The county has three public school districts.

Public schools

The Lakeland Community Schools serve the central part of the county. The system includes Lakeland Primary: Grades (k-2), Lakeland Intermediate: grades (3-6), and Lakeland Jr/Sr High: grades (7-12).

The Prairie Heights School Corporation serves the east side of the county and parts of Steuben County. The mascot of Prairie Heights School is a black panther.

The Westview School Corporation serves the west portion of the county. This system consists of four elementary schools (Meadowview, Shipshewana-Scott, Topeka, and Westview) and one junior-senior high school named Westview.

Private schools

Several Amish schools are located across the county.

Public library

LaGrange County is served by the La Grange County Public Library, with branches in LaGrange, Shipshewana, and Topeka.[39]

See also

References

  1. ^ "QuickFacts: LaGrange County, Indiana". Census.gov. Retrieved July 7, 2023.
  2. ^ a b c d "CENSUS 2020: LaGrange County leads local area in population growth". news.yahoo.com. August 15, 2021. Retrieved September 1, 2021.
  3. ^ "Find a County". National Association of Counties. Retrieved June 7, 2011.
  4. ^ "RV Capital: Elkhart Indiana". Archived from the original on October 22, 2012. Retrieved August 1, 2008.
  5. ^ Welcome to Northern Indiana Amish Country
  6. ^ a b c d http://www.rootsweb.ancestry.com/~inlagran/lghist.html[user-generated source]
  7. ^ "LaGrange County Indiana History and Pioneer Genealogy". Archived from the original on October 18, 2006. Retrieved August 1, 2008.
  8. ^ Counties of LaGrange and Noble, Indiana: Historical and Biographical. F.A. Battey & Company. 1882. p. 111.
  9. ^ The expansion of New England: the spread of New England settlement and institutions to the Mississippi River, 1620-1865 by Lois Kimball Matthews p. 201
  10. ^ De Witt Clinton Goodrich & Charles Richard Tuttle (1875). An Illustrated History of the State of Indiana. Indiana: R. S. Peale & co. pp. 564.
  11. ^ a b "Population, Housing Units, Area, and Density: 2010 - County". United States Census Bureau. Archived from the original on February 12, 2020. Retrieved July 10, 2015.
  12. ^ a b "Monthly Averages for LaGrange, Indiana". The Weather Channel. Retrieved January 27, 2011.
  13. ^ "U.S. Decennial Census". United States Census Bureau. Retrieved July 10, 2014.
  14. ^ "Historical Census Browser". University of Virginia Library. Retrieved July 10, 2014.
  15. ^ "Population of Counties by Decennial Census: 1900 to 1990". United States Census Bureau. Retrieved July 10, 2014.
  16. ^ "Census 2000 PHC-T-4. Ranking Tables for Counties: 1990 and 2000" (PDF). United States Census Bureau. Retrieved July 10, 2014.
  17. ^ "LaGrange County QuickFacts". United States Census Bureau. Archived from the original on August 6, 2011. Retrieved September 25, 2011.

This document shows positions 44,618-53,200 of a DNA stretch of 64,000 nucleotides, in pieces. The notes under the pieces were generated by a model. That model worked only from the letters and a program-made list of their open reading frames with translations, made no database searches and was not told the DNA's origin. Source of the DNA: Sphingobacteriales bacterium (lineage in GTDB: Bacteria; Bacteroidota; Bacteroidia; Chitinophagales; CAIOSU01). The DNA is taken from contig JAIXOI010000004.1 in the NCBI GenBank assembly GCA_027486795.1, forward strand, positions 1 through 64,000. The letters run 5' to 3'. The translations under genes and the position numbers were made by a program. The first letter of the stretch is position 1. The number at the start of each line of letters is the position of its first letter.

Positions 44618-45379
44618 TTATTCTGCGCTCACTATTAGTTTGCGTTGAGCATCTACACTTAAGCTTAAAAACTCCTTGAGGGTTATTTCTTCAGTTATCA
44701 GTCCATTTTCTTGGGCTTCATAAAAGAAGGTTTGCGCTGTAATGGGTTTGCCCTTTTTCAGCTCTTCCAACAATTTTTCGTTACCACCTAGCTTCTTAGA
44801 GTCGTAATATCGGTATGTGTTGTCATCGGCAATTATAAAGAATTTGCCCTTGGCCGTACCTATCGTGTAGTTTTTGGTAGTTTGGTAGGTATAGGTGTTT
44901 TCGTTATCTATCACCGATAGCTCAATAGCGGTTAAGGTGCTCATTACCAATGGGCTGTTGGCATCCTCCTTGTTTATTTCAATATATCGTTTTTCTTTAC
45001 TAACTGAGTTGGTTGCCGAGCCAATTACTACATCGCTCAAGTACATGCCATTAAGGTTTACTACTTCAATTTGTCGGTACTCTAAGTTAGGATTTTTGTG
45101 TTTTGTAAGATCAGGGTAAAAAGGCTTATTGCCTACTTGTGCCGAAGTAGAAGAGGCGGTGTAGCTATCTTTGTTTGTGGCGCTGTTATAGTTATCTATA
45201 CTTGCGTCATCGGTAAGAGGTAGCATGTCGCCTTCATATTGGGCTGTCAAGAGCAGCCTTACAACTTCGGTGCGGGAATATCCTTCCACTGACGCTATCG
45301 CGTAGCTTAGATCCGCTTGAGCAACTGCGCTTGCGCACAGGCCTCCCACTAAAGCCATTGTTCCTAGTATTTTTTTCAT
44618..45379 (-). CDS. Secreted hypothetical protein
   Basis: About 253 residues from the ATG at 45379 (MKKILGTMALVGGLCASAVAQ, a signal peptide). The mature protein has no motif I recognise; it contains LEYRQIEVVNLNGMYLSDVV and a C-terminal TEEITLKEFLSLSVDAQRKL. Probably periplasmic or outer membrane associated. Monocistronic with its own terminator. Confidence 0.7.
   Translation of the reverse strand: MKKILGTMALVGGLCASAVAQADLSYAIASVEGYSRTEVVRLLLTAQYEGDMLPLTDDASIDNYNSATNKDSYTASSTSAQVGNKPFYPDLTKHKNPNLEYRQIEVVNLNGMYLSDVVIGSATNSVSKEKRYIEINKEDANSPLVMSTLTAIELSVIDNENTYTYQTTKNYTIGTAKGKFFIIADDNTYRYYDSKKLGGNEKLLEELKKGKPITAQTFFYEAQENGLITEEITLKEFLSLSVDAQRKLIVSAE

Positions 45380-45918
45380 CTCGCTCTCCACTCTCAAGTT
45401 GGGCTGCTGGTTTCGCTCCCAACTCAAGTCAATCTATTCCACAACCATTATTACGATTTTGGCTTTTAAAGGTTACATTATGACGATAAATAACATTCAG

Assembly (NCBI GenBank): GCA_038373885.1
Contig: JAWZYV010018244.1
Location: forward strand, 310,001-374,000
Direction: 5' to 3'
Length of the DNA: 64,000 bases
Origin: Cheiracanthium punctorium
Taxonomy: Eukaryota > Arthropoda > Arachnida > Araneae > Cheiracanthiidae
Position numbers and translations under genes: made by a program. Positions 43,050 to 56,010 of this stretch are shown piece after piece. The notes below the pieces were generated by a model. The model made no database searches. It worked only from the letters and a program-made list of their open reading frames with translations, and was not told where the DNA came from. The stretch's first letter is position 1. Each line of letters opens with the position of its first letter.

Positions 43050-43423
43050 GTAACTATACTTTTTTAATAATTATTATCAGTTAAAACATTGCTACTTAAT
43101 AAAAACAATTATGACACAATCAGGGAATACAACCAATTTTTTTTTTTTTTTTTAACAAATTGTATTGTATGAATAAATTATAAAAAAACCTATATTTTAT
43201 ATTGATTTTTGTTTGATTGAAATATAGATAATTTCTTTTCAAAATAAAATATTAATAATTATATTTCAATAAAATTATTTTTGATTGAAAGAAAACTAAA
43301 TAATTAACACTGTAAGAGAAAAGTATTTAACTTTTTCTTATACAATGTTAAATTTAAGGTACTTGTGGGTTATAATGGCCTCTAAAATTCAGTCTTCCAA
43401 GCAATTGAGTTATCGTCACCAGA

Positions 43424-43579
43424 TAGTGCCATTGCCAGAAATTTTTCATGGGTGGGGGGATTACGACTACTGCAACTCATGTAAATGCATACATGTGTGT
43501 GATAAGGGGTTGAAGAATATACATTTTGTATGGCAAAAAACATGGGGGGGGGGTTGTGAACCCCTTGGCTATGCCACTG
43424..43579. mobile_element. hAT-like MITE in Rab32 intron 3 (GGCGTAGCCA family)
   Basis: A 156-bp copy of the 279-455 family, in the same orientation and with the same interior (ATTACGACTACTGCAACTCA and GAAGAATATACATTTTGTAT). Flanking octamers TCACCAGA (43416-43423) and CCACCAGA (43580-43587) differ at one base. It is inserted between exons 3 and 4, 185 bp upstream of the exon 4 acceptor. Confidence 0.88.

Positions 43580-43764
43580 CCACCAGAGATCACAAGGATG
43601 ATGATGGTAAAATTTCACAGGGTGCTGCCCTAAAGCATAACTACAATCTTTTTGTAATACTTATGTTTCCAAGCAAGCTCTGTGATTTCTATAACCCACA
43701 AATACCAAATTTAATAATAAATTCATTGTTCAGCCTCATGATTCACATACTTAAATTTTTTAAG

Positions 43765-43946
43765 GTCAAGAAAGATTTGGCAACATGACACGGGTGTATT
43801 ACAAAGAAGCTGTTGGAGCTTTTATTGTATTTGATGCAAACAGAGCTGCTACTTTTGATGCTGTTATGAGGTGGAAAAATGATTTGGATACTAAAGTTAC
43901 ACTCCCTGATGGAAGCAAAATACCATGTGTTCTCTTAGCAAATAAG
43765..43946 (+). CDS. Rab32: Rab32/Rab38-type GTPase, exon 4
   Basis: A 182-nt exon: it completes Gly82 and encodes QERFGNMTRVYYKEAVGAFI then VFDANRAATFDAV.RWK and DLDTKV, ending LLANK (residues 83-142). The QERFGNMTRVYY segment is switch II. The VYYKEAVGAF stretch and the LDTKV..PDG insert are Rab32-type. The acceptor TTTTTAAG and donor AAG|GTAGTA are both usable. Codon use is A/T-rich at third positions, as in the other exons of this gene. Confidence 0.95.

18. ^ "P2 HISPANIC OR LATINO, AND NOT HISPANIC OR LATINO BY RACE - 2010: DEC Redistricting Data (PL 94-171) - LaGrange County, Indiana". United States Census Bureau.
  19. ^ "P2 HISPANIC OR LATINO, AND NOT HISPANIC OR LATINO BY RACE - 2020: DEC Redistricting Data (PL 94-171) - LaGrange County, Indiana". United States Census Bureau.
  20. ^ a b c "DP-1 Profile of General Population and Housing Characteristics: 2010 Demographic Profile Data". United States Census Bureau. Archived from the original on February 13, 2020. Retrieved July 10, 2015.
  21. ^ "DP02 SELECTED SOCIAL CHARACTERISTICS IN THE UNITED STATES – 2006-2010 American Community Survey 5-Year Estimates". United States Census Bureau. Archived from the original on February 14, 2020. Retrieved July 10, 2015.
  22. ^ "DP03 SELECTED ECONOMIC CHARACTERISTICS – 2006-2010 American Community Survey 5-Year Estimates". United States Census Bureau. Archived from the original on February 14, 2020. Retrieved July 10, 2015.
  23. ^ "Language Map Data Center".
  24. ^ "Data Center Results".
  25. ^ Wuthnow, Robert (2015). Inventing American Religion : Polls, Surveys, and the Tenuous Quest for a Nation's Faith. Oxford University Press. pp. 151–155. ISBN 9780190258900.
  26. ^ a b c Johnson, Byron; Stark, Rodney; Bradshaw, Matt; Levin, Jeff (2022). "Are Religious "Nones" Really Not Religious?: Revisiting Glenn, Three Decades Later". Interdisciplinary Journal of Research on Religion. 18 (7).
  27. ^ Blankholm, Joseph (2022). The Secular Paradox : On the Religiosity of the Not Religious. New York: New York University Press. p. 7. ISBN 9781479809509.
  28. ^ a b Johnson, Todd; Zurlo, Gina (2016). "Unaffiliated, Yet Religious: A Methodological and Demographic Analysis". In Cipriani, Roberto; Garelli, Franco (eds.). Annual Review of the Sociology of Religion: Volume 7: Sociology of Atheism. Leiden: Brill. pp. 58–60. ISBN 9789004317536.
  29. ^ Hout, Michael; Fischer, Claude S. (October 13, 2014). "Explaining Why More Americans Have No Religious Preference: Political Backlash and Generational Succession, 1987-2012". Sociological Science. 1: 423–447. doi:10.15195/v1.a24.
  30. ^ Hout, Michael (November 2017). "American Religion, All or Nothing at All". Contexts. 16 (4): 78–80. doi:10.1177/1536504217742401. S2CID 67327797.
  31. ^ Drescher, Elizabeth (2016). Choosing our Religion: The Spiritual Lives of America's Nones. New York. pp. 21–26. ISBN 9780199341221.((cite book)): CS1 maint: location missing publisher (link)
  32. ^ Cox, Kiana (March 17, 2021). "Nine-in-ten Black 'nones' believe in God, but fewer pray or attend services". Pew Research Center.
  33. ^ "Key findings about Americans' belief in God". Pew Research Center. April 25, 2018.
  34. ^ "www.lagrangecounty.org - Commissioner Contact Information". Archived from the original on June 8, 2008. Retrieved August 1, 2008.
  35. ^ "County Council".
  36. ^ "Indiana Senate Districts". State of Indiana. Retrieved July 14, 2011.
  37. ^ "Indiana House Districts". State of Indiana. Retrieved July 14, 2011.
  38. ^ Leip, David. "Dave Leip's Atlas of U.S. Presidential Elections". uselectionatlas.org. Retrieved February 22, 2021.
  39. ^ "Homepage". La Grange County Public Library. Retrieved March 8, 2018.

41°38′30″N 85°25′00″W / 41.64167°N 85.41667°W / 41.64167; -85.41667